You will need to have a skin test for tuberculosis before you start receiving this medicine. Tell your doctor if you or anyone in your home has ever had a positive reaction to a tuberculosis skin test.

A small number of people (including children and teenagers) who have used this medicine have developed certain types of cancer. This is more common in patients who have lung diseases (eg, COPD) or are heavy smokers, and in psoriasis patients who have had phototherapy treatment for a long time. Phototherapy treatment is ultraviolet light or sunlight combined with oral medicine to make your skin sensitive to light. Some teenagers and young adults with Crohn disease or ulcerative colitis also developed a rare type of cancer called hepatosplenic T-cell lymphoma. Talk with your doctor if you have unusual bleeding, bruising, or weakness, swollen lymph nodes in the neck, underarms, or groin, unexplained weight loss, or red, scaly patches, or raised bumps with pus on the skin.

Receiving this medicine may increase your risk of getting skin cancer (eg, melanoma, Merkel cell carcinoma) or cervical cancer. If you have any changes or growths on your skin, abnormal vaginal bleeding or pelvic pain, check with your doctor right away.

It is important to have your heart checked closely if you receive infliximab-dyyb. Call your doctor right away if you have difficulty breathing, swelling in the ankles and feet, or a sudden weight gain.

This medicine may increase your chance of having a lupus-like syndrome or a liver disease called autoimmune hepatitis. Check with your doctor right away if you have dark brown-colored urine, fever or chills, a general feeling of discomfort, illness, or weakness, joint pain, light-colored stools, nausea and vomiting, a rash on the cheeks or arms that is worse in the sun, severe tiredness, upper right stomach pain, or yellow eyes and skin.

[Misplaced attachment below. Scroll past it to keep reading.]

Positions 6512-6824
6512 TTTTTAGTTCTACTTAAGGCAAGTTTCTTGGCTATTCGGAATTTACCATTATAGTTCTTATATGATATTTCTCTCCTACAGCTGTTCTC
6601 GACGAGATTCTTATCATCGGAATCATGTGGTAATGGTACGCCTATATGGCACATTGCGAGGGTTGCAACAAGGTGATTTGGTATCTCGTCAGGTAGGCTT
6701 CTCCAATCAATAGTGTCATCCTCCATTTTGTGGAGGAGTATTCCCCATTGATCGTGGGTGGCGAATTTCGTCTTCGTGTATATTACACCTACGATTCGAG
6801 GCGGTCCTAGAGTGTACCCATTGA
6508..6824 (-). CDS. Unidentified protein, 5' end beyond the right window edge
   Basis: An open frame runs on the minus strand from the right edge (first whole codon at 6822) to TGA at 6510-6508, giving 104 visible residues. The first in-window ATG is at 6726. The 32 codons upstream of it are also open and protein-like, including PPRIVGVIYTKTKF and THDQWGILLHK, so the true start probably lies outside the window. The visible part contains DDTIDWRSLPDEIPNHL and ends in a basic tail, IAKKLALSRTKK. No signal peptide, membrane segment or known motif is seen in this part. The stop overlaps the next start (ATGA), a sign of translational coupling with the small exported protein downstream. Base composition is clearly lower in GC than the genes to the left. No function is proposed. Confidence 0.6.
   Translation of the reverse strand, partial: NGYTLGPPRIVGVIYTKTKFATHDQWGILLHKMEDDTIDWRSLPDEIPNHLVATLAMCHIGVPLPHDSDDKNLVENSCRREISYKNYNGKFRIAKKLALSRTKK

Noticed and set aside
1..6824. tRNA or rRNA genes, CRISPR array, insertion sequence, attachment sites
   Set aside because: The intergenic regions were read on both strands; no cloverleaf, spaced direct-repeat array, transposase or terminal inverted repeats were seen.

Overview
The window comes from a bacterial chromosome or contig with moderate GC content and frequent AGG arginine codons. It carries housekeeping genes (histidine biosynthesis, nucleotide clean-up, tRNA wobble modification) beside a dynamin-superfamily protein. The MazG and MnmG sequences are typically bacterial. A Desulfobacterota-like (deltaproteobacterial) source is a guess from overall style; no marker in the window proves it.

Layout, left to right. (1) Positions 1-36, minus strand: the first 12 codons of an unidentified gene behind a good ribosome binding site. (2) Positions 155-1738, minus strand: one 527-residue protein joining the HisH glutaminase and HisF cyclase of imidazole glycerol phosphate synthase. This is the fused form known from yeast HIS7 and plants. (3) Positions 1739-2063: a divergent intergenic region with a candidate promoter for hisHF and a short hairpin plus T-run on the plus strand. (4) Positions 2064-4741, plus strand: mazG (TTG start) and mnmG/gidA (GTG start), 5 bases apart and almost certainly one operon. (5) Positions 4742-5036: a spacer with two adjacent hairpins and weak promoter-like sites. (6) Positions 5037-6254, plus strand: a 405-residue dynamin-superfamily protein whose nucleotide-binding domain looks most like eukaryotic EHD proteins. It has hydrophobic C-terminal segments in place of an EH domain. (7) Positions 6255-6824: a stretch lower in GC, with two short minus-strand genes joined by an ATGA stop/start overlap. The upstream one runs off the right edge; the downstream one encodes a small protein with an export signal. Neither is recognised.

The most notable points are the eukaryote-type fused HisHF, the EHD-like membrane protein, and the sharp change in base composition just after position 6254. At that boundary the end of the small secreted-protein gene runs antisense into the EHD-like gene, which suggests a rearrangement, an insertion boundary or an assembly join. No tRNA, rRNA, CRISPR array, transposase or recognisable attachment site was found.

While you are being treated with infliximab-dyyb, do not have any immunizations (vaccines) without your doctor's approval. Live virus vaccines should not be given with infliximab-dyyb. Your child's vaccinations must be current before receiving infliximab-dyyb. Talk to your child's doctor if you have any questions about this.

If you have a baby while receiving infliximab-dyyb, make sure the baby's doctor knows that you were receiving this medicine. You will need to wait a few months before giving certain vaccines to your baby. Talk to the baby's doctor if you have questions.

Serious skin reactions can occur with this medicine. Check with your doctor right away if you have blistering, peeling, or loosening of the skin, red skin lesions, severe acne or a skin rash, sores or ulcers on the skin, or fever or chills with this medicine.

Do not take other medicines unless they have been discussed with your doctor. This includes abatacept (Orencia®), anakinra (Kineret®), tocilizumab (Actemra®), or other medicines called biologics that are used to treat the same conditions as infliximab-dyyb. Using these medicines together with infliximab-dyyb may increase your chance of having serious unwanted effects.

Side Effects of infliximab-dyyb

Along with its needed effects, a medicine may cause some unwanted effects. Although not all of these side effects may occur, if they do occur they may need medical attention.

Check with your doctor or nurse immediately if any of the following side effects occur:

More common

Rare

Incidence not known

Some side effects may occur that usually do not need medical attention. These side effects may go away during treatment as your body adjusts to the medicine. Also, your health care professional may be able to tell you about ways to prevent or reduce some of these side effects. Check with your health care professional if any of the following side effects continue or are bothersome or if you have any questions about them:

More common

Less common

Other side effects not listed may also occur in some patients. If you notice any other effects, check with your healthcare professional.

Call your doctor for medical advice about side effects. You may report side effects to the FDA at 1-800-FDA-1088.

Commonly used brand name(s)

In the U.S.

Available Dosage Forms:

Therapeutic Class: Immunological Agent

Pharmacologic Class: Infliximab

Frequently asked questions

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Further information

Always consult your healthcare provider to ensure the information displayed on this page applies to your personal circumstances.